Sleep plays a role in the consolidation of declarative memories. Although this influence has attracted much attention at the level of behavioural performance, few reports have searched for neural correlates. Here, we studied the impact of sleep upon memory for the context in which stimuli were learned at both behavioural and neural levels. Participants retrieved the association between a presented foreground object and its encoding context following a 12-h retention interval including either wake only or wake plus a night of sleep. Since sleep has been shown to selectively enhance some forms of emotional memory, we examined both neutral and emotionally valenced contexts. Behaviourally, less forgetting was observed across retention intervals containing sleep than retention intervals containing only wakefulness, and this benefit was accompanied by stronger responses in hippocampus and superior parietal cortex. This sleep-related reduction in forgetting did not differ between neutral and negative contexts, but there was a clear interaction between sleep and context valence at the functional level, with left amygdala, right parahippocampus, and other components of the episodic memory system all responding more strongly during correct memory for emotional contexts post-sleep. Connectivity between right parahippocampus and bilateral amygdala/periamygdala was also enhanced during correct post-sleep attribution of emotional contexts. Because there was no interaction between sleep and valence in terms of context memory performance these functional results may be associated with memory for details about the emotional encoding context rather than for the link between that context and the foreground object. Overall, our data show that while context memory decays less across sleep than across an equivalent period of wake, the sleep-related protection of such associations is not influenced by context emotionality in the same way as direct recollection of emotional information. © 2011 Elsevier Ltd.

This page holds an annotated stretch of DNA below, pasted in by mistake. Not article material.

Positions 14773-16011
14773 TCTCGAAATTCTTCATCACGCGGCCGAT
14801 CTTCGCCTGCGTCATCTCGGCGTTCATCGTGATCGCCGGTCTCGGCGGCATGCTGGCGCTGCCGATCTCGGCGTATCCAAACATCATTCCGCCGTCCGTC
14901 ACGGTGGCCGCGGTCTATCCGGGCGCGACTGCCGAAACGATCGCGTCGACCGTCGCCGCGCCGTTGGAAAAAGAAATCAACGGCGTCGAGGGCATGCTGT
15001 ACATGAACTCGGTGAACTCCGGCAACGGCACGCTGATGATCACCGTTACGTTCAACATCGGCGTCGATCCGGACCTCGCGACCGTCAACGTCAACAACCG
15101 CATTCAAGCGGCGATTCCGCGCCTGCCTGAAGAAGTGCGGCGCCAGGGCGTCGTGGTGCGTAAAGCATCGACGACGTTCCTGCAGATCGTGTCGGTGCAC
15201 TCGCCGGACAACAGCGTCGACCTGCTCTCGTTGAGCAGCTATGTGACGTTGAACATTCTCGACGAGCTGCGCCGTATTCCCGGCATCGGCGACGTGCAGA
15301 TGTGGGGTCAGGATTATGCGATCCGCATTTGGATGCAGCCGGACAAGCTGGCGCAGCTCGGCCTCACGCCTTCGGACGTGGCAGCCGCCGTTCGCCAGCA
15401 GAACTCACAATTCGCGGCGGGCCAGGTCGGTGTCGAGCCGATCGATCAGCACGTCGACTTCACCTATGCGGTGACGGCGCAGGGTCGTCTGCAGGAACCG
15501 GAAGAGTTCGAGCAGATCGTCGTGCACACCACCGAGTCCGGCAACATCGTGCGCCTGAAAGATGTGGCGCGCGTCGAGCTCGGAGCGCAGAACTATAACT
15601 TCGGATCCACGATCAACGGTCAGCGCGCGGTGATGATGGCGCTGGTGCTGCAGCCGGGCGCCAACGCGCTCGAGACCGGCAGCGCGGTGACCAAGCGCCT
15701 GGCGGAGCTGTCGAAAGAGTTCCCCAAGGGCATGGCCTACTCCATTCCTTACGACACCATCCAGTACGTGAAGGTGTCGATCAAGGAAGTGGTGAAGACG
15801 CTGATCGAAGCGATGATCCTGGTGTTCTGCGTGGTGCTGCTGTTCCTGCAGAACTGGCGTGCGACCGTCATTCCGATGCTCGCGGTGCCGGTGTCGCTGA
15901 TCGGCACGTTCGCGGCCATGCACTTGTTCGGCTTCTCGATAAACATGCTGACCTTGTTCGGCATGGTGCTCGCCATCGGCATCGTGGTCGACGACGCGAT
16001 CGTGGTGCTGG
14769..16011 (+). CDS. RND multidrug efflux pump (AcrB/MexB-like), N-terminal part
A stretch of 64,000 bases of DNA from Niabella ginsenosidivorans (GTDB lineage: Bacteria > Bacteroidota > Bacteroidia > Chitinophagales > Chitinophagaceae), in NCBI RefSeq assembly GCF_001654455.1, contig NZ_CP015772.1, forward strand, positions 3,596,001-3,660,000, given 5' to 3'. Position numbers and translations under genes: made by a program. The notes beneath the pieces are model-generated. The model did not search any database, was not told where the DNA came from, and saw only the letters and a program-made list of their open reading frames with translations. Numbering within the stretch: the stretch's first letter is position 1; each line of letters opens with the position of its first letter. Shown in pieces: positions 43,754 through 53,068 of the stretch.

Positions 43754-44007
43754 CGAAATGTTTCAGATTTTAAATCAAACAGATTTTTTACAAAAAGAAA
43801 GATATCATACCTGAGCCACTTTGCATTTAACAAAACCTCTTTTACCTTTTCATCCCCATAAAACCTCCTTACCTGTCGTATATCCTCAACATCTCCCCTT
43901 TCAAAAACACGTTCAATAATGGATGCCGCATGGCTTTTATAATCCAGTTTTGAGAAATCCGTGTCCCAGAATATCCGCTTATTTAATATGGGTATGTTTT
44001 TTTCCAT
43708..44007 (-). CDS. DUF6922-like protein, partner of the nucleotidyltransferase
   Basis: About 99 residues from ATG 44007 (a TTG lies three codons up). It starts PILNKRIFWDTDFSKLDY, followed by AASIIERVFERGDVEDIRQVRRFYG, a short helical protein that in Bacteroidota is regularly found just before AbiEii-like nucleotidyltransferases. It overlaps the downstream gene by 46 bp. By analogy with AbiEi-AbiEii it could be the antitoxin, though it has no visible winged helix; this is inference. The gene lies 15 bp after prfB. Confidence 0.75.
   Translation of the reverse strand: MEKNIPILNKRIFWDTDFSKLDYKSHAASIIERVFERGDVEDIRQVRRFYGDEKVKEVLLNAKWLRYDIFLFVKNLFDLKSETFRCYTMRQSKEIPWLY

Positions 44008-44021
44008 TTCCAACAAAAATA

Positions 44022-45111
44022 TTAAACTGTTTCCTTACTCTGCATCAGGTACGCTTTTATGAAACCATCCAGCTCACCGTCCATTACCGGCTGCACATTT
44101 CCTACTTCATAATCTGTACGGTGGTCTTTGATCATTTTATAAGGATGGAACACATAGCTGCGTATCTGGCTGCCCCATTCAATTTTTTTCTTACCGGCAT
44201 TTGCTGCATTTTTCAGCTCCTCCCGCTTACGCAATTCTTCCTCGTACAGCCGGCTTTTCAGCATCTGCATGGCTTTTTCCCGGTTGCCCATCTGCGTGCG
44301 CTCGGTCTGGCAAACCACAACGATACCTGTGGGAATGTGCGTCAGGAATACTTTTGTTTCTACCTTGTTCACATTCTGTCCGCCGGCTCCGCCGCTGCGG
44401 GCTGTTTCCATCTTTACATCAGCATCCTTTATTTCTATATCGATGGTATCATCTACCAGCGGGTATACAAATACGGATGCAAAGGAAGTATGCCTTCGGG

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|Published - Jul 2011